So a man walks into a bar, and hears a squeak-squeak-squeak from the fireplace. He looks over, and sees a wheel, not unlike one of those found in cages with white mice, only bigger. The wheel is turning, hence the squeaking. Inside the wheel is a dog. Really. Walking round.

Think this is a joke? Think again...

I cannot remember the name of the place. Not only seen through the fog of years, but also the memory imprint flawed by the post-party hangover. I think we'd breakfasted, and someone suggested a hair of the dog, so we all piled into someone's tatty Mini, and down to the village pub we hied. It was in Norfolk, possibly Suffolk. It had been a tremendous party.

There were beams, real beams, this being an old village inn. There was an inglenook of course, and this odd little inset on the other side of the inn. I was facing it, that chair being the closest to the door, and even in my muzzy-headedness, my curiosity was aroused. I asked the landlord later,and he told me.

In times long past, many pubs and inns roasted their meat in the form of whole animals, and over an open fire. This was usually done on a spit, some of which were turned by means of a wheel (about a metre in diameter) powered by dogs. Dog...wheel. Simple really.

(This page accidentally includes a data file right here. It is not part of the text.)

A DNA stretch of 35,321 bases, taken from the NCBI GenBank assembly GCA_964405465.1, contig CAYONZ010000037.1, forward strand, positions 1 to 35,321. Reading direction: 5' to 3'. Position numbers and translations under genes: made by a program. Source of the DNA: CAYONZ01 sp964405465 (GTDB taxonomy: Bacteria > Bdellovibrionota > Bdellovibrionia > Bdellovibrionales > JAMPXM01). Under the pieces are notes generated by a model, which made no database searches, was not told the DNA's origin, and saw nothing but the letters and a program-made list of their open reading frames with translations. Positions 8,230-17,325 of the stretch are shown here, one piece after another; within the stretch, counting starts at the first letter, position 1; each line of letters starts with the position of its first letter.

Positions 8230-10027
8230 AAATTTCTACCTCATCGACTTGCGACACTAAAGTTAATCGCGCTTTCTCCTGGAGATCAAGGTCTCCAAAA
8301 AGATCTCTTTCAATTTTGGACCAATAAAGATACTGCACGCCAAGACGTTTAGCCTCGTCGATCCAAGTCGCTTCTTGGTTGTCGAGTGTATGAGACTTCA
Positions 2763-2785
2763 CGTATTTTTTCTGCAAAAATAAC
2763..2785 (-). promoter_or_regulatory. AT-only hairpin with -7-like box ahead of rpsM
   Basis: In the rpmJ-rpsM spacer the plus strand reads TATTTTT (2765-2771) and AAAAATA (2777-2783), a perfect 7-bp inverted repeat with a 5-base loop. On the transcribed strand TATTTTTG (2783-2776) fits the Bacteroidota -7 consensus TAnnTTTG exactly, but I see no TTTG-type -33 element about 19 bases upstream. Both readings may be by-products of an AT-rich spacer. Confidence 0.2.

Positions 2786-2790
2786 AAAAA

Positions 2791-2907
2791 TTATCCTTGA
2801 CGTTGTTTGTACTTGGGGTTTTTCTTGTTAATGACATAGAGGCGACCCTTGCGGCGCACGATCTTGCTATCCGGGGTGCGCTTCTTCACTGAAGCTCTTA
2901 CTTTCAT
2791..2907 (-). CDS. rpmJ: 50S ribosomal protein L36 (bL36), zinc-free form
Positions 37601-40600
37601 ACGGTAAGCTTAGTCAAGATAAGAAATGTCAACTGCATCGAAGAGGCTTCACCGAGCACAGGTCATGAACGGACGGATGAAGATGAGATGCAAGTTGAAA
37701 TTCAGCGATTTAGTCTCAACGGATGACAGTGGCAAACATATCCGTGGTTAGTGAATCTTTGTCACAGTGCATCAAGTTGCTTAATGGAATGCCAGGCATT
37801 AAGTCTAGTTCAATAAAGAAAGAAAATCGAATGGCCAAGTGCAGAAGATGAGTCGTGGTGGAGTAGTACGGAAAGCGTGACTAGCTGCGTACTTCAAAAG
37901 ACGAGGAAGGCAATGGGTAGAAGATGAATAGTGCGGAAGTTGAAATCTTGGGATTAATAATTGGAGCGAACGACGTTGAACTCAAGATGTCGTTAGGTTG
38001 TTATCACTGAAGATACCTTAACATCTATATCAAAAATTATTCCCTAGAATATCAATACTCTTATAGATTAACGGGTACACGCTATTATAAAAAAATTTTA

The dogs used were often a special breed called a Turnspit, a cross between a dachshund and a Jack Russell, presumably so they would fit in the confined space of the wheel (which was often built into the wall alongside the fireplace). They would also have to be agile and have plenty of stamina, as a roast pig might take hours to cook - another reason why we use the phrase "a dog's life"

Once their turn (sorry) was done, they were rewarded with bread and beer - a dish called the "dog's nose". Funny the things you can learn on a post-party Sunday morn.

Examples of dogwheels are still to be seen in British pubs — in fact there is a Dogwheel pub in Bewdley, in the English West Midlands.

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